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Michael Von Euw
Michael Von Euw

Recipe by Michael von Euw, Chef de Cuisine, Cavaillon

I have always played around with food. It wasn’t so much that I wanted to create new things as much as I wanted to recreate dishes I had eaten at restaurants. For a long time, my holy grail was making croissants. They fascinated me.

I went to college at Baylor University and was premed. Whenever I got stressed out with school, I cooked. Once I graduated, medicine wasn’t calling me as much as cooking was. Cooking always brought me joy and my family encouraged me to focus on what made me happy. I began researching culinary schools and went to Le Cordon Bleu in London.

Sponsored
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I ended up working at the Capital Hotel in London for almost four years and that’s where I learned how to really cook. There is a time and a place for every ingredient. We used high-end vendors for sweetbreads and steak and veal. But I also learned that if you are going to make a stew that cooks for 16 hours, you don’t need to waste your money on fancy baby carrots. The way cooking techniques came about was based on necessity. A couple hundred years ago, people needed to eat liver or they would go hungry, so they found the best way to cook it so that it tasted good. They learned how to prepare offal and kidney pie and created beautiful things from what now often gets thrown away. Pretty much anyone can make foie gras and create something delicious with truffles and caviar, but it takes a certain skill to make the best cauliflower or sautéed onions. If you want to equate cooking with art, you need to learn the fundamentals.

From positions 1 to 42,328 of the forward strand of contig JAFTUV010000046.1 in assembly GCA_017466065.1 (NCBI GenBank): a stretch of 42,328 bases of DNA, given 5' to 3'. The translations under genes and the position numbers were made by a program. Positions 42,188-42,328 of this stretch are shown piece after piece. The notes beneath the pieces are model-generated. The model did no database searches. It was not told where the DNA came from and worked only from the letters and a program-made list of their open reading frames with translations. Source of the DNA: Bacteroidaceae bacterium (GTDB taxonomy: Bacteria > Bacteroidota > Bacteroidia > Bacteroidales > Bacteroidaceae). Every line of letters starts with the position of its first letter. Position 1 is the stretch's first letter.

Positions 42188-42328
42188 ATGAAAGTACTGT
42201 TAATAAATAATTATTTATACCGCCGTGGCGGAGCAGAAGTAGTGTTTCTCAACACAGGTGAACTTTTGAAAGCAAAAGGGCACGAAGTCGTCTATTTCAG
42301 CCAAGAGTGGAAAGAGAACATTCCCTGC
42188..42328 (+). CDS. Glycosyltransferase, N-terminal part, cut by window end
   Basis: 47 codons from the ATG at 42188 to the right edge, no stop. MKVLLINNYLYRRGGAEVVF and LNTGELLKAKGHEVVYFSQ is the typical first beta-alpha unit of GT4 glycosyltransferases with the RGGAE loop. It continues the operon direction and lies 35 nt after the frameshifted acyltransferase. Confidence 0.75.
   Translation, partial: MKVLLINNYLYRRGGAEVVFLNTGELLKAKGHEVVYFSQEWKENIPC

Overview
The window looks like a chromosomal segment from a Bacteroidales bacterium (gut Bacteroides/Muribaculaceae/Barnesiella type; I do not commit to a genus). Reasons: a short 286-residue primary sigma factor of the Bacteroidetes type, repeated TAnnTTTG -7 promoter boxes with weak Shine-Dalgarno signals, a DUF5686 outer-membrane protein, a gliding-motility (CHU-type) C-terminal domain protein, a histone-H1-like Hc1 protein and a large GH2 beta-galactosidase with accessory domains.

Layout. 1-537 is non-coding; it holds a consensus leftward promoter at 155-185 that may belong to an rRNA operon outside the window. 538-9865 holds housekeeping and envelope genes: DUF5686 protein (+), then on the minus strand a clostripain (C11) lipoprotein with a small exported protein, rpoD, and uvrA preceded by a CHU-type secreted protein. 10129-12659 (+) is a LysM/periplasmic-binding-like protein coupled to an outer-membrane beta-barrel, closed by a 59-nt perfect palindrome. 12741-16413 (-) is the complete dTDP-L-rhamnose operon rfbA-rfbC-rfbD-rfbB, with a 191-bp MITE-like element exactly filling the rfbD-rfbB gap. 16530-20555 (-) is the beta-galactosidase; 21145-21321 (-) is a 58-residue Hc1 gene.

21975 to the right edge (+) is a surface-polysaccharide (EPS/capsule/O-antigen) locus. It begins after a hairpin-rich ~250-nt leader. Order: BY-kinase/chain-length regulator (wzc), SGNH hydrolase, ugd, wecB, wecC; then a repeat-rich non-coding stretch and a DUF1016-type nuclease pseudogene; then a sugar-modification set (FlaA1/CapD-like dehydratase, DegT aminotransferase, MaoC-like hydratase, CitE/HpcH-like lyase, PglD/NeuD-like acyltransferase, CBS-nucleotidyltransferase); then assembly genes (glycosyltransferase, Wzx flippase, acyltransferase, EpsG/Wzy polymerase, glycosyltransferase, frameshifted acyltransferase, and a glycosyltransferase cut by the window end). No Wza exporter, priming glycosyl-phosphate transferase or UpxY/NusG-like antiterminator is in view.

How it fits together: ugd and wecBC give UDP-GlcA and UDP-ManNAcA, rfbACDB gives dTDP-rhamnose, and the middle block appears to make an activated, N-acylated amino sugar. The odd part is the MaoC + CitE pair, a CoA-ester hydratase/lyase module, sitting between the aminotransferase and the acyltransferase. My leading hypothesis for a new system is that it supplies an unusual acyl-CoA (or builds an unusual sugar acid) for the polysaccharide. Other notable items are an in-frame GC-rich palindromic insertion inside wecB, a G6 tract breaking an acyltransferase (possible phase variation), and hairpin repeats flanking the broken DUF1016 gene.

When I’m not working, I sleep. I’m in the kitchen that often. But I go out every now and then. One thing I get when I have the chance is kebabs. They remind me of being in Europe and going out with my coworkers late at night after a long day in the restaurant. I also love making purple cauliflower puree because it turns this brilliant pink color when you add lemon juice. You can impress all your friends. I’m really not a picky eater. I’m like a pregnant lady and come up with some crazy combinations.

INGREDIENTS

  • 1 large head of purple cauliflower 
  • Salt and pepper
  • 2 cups heavy cream
  • 1–3 tsp lemon juice

Serves 4–6 as a side

HOW TO DO IT

Cut the cauliflower into small pieces and place them in a pot with enough water to cover. Add a pinch of salt. Bring to a boil and cook for one minute. Drain all the water and return the cauliflower to the pot. Repeat the previous step two additional times, for a total of three rounds of cooking. Drain the water and return to the pot after the third time, this time covering the cauliflower with the cream. Bring to a boil and as soon as it boils, remove from the heat.

Drain the cauliflower over a bowl so you can reserve all of the cream — don’t throw it away. Place the cauliflower into a blender and turn it on. While the blender is running, slowly add the cream until it gets some traction and begins to purée the cauliflower (you may not need to use all of the cream). Let it blend for a couple of minutes, and season as needed with salt and pepper.

Now you are left with a beautiful cauliflower purée, which you can eat as is. For that extra wow factor, add a couple drops of lemon juice to the purée on the plate until it turns hot pink. Alternatively, return the purée to the pot and add some of the cream and some milk in order to make a delicious soup.